Exploring TET-mediated epigenetic control in NF-kB mutated patients
Rationale and Objectives
Mutations NF-κB subunits encoding-genes result in a common variable immunodeficiency (CVID) phenotype with recurrent infections and autoimmunity. However, CVID penetrance in NF-κB mutated patients is incomplete, thus suggesting the involvement of yet unknown mechanisms including epigenetics, as recently shown by the Ballestar’s and the Vento-Tormo’s groups. TET enzymes are needed for balanced blood cell differentiation towards lymphoid and myeloid lineages. Recent work by the Ballestar’s and Sardina’s groups has uncovered mechanism linking TET2-mediated active DNA demethylation with NF-κB activity indicating cooperativity between both mechanisms in mounting immune responses. Our hypothesis is the CVID phenotype onset in NFKB-mutated patients might be triggered by TET-mediated epigenomic rewiring caused by physiological aging of the immune system. Such hidden phenotype has been observed in TET2-mutated HSPCs developing myeloid malignancies only when exposed to inflammatory cues.
1) To perform genome-wide profiling of TET-mediated 5hmC mark in B and T cell populations harboring different NFKB genetic variants.
2) To assess TET2 chromatin binding on B and T cell populations isolated harboring different NFKB genetic variants.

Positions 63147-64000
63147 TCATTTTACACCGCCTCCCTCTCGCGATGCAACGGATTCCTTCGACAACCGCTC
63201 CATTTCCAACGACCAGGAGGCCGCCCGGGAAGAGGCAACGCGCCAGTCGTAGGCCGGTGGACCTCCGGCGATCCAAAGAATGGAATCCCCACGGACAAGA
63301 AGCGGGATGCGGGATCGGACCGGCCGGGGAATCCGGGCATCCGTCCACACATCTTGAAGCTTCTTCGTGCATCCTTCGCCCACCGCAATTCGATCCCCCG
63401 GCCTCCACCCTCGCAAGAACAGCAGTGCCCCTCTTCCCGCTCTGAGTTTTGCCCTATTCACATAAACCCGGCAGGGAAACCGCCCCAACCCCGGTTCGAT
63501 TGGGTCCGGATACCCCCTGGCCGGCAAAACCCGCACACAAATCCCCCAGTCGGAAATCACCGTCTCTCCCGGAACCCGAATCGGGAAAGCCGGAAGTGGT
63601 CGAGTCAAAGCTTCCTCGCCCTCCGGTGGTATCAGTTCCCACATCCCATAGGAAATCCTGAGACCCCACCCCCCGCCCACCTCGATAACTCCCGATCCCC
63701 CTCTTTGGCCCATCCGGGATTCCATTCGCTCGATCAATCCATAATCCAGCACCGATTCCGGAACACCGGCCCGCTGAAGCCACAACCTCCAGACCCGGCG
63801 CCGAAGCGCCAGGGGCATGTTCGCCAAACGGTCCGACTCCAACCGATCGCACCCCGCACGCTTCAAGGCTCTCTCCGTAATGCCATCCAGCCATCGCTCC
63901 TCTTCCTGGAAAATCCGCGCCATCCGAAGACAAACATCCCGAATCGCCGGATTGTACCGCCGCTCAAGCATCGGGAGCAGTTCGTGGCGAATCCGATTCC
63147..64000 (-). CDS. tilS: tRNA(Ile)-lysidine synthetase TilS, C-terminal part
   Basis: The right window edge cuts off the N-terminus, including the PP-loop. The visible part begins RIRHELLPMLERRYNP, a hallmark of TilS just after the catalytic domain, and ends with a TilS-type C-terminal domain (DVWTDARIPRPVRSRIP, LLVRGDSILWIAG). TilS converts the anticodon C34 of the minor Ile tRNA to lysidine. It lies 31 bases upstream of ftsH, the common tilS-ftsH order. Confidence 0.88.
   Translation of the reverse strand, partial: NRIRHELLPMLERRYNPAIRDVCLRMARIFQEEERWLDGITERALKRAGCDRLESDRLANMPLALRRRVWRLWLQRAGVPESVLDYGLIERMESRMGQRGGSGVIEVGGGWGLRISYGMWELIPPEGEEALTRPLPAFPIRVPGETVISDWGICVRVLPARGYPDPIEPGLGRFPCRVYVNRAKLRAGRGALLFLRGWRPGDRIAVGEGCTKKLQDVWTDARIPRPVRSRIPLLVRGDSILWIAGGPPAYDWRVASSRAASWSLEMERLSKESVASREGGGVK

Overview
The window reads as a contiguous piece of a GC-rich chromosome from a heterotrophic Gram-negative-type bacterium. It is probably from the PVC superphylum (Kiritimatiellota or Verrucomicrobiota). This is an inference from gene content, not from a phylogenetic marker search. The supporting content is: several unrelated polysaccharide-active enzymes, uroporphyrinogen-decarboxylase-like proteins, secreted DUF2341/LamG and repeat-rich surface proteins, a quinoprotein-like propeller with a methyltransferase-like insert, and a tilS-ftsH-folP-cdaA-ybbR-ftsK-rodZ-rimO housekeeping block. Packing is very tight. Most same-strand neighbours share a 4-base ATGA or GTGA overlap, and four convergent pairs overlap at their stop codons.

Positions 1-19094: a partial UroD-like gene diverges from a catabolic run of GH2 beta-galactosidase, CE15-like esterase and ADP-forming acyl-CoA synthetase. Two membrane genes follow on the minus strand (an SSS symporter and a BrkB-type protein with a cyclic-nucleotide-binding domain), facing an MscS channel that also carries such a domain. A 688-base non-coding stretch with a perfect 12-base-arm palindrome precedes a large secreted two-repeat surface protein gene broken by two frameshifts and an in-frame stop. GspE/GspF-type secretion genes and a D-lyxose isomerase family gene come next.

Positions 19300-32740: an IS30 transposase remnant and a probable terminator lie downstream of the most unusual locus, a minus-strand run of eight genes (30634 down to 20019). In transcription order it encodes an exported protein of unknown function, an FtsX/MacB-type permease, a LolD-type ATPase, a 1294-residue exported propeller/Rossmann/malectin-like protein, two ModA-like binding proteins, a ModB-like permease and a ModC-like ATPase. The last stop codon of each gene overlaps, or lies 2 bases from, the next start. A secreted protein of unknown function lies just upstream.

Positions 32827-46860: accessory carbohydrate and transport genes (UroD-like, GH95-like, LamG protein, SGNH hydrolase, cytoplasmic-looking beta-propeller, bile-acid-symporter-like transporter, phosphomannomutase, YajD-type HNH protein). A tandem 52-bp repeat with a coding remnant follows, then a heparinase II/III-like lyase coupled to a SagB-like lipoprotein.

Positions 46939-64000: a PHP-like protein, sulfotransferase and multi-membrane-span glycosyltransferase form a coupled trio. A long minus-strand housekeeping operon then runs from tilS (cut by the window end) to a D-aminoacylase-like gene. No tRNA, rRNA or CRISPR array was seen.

3) If genetic variants of interest are unavailable within the consortium cohort, to introduce them by CRISPR/Cas9 in HSPCs and T cell progenitors (from donors) and differentiate them into the B and T cells subsets of interest.
4) To utilize the NFKB-mutated cellular models to perturb TET activity and study chromatin changes and cellular differentiation capacity towards the lymphoid lineage.
1) To uncover aberrant 5hmC deposition and TET2 recruitment to the chromatin in NFKB mutated CVID patients according to their disease penetrance.
2) To elucidate the role of TET enzymes in the phenotypic onset of CVID.
3) To potentially identify environmental cues leading to altered TET activity and favouring CVID manifestation.
SRF (Di Micco) to receive training on standards for gene correction, m10-m13 (2 months). IRB (Geiger) to learn CRISPR screens, m13-m16 (2 months); EMBL (Zaugg), to receive training on standards for genome-wide data analysis, m16-m17 (1 month). Finally, DC2 will learn how to convert the output from his/her gene editing experiments by doing secondments at Alia m22-m24 (2 months) and at OneChain m27-m28 (1month).
PhD in Biomedicine, University of Barcelona (UB), Spain